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Survey suggests slow growth in Midwest, Plains

Ag/Outdoor, News

September 16th, 2011 by Ric Hanson

OMAHA, Neb. (AP) – A new monthly survey of bankers suggests the economy in rural areas of 10 Midwest and Plains states continues to slow, but the region is helped by  strong farm income. The overall Rural Mainstreet index for the region improved to 52.2 in September from last month’s 49.3, suggesting weak economic growth. Anytime that index, which ranges from 0 to 100, is above 50, it suggests the economy will grow. Creighton University economist Ernie Goss, who oversees the survey, says this month’s results don’t suggest a recession but the numbers have deteriorated. Bankers in rural parts of Colorado, Illinois, Iowa, Kansas, Minnesota, Missouri, Nebraska, North Dakota, South Dakota and Wyoming are surveyed.

Council Bluffs man claims Hot Dog Man statue

News

September 15th, 2011 by Ric Hanson

COUNCIL BLUFFS, Iowa (AP) — The mystery of the Council Bluffs Hot Dog Man statue has been solved and police say they’re glad to give it back to its owner. Police Capt. Terry LeMaster says Curtis Wennhold proved the statue was his by supplying its arms, which had broken off. The statue was found Sept. 2 after police were called about a man in a hot dog costume watching children near a bus stop. It turned out only to be a statue but no one knew where it had come from.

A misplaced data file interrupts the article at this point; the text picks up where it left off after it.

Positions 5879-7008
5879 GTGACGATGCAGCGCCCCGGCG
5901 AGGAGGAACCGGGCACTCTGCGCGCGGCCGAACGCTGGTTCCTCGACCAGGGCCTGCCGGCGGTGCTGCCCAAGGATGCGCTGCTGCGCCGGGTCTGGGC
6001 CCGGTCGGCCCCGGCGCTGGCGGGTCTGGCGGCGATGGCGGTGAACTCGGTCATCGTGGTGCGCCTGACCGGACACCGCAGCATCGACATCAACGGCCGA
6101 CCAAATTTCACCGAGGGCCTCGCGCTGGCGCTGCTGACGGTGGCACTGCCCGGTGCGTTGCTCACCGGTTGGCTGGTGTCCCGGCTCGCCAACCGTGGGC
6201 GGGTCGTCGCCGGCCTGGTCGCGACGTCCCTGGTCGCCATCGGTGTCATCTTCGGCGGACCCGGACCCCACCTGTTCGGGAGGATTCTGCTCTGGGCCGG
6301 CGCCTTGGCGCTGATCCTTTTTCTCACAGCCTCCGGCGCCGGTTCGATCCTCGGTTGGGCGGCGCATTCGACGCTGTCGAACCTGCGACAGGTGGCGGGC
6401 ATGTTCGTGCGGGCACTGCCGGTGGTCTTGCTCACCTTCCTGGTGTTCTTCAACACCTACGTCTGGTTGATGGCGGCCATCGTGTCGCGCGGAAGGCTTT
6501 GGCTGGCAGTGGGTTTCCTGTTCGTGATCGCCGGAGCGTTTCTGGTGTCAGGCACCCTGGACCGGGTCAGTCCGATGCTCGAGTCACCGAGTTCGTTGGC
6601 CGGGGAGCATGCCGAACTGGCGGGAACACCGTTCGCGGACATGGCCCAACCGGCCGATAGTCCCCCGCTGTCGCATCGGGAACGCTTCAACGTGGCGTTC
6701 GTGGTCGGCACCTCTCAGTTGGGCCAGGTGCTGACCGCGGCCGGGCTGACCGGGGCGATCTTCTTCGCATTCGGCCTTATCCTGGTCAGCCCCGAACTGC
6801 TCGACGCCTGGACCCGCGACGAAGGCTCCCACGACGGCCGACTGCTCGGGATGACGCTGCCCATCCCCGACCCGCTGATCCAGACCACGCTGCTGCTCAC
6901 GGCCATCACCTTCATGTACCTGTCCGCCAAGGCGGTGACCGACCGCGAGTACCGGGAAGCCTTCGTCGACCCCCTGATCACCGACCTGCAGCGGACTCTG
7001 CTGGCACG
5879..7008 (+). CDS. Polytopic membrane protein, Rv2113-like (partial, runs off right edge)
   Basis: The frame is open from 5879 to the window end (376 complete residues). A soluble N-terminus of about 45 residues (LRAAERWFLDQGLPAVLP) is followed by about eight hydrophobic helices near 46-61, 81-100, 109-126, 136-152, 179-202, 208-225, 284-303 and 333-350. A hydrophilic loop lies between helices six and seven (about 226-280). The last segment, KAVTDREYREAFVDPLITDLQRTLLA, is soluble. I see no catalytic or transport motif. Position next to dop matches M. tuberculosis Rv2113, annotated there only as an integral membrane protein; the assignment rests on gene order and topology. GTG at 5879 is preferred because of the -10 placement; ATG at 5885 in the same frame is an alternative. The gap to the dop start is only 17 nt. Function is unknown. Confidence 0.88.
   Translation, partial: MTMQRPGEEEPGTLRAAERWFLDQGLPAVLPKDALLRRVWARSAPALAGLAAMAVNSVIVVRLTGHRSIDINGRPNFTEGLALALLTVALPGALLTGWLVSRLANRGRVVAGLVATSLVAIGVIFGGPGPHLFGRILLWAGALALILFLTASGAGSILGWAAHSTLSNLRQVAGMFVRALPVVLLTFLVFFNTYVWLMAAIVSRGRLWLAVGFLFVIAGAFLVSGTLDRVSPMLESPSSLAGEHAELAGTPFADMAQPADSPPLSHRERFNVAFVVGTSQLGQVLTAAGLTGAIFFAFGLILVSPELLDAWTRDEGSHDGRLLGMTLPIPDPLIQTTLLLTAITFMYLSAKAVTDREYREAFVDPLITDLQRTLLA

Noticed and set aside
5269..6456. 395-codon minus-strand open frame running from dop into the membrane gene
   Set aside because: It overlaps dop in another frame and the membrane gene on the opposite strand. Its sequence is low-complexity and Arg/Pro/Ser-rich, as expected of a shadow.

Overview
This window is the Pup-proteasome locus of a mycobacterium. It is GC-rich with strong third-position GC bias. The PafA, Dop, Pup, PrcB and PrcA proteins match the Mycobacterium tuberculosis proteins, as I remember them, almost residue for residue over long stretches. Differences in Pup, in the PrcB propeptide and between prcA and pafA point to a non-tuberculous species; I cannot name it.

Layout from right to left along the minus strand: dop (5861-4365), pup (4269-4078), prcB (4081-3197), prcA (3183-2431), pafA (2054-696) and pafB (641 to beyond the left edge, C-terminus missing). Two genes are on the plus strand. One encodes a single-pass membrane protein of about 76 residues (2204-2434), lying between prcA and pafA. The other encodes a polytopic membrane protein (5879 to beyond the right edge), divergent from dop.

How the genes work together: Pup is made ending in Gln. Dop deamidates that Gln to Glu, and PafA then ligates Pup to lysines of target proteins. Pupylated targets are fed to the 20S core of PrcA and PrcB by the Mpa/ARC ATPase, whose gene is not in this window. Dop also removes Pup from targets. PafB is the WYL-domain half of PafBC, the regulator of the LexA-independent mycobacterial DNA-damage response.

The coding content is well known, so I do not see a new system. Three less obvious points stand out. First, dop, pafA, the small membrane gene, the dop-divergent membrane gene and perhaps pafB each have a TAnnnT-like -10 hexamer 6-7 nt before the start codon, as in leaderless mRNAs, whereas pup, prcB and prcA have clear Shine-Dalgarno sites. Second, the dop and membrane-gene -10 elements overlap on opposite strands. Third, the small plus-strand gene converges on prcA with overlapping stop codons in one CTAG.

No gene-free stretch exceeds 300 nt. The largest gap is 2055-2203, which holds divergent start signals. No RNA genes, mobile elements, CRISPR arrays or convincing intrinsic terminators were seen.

LeMaster says it was taken from Wennhold’s yard by teenagers who hoisted it into a vehicle, breaking off its arms. He says the teens became “creeped out” by it and dropped it off where it was found.

Ribbon Cutting held for IWCC Design Tech program

News

September 15th, 2011 by Ric Hanson

Ribbon Cutting Ceremony for IWCC Design Technology Center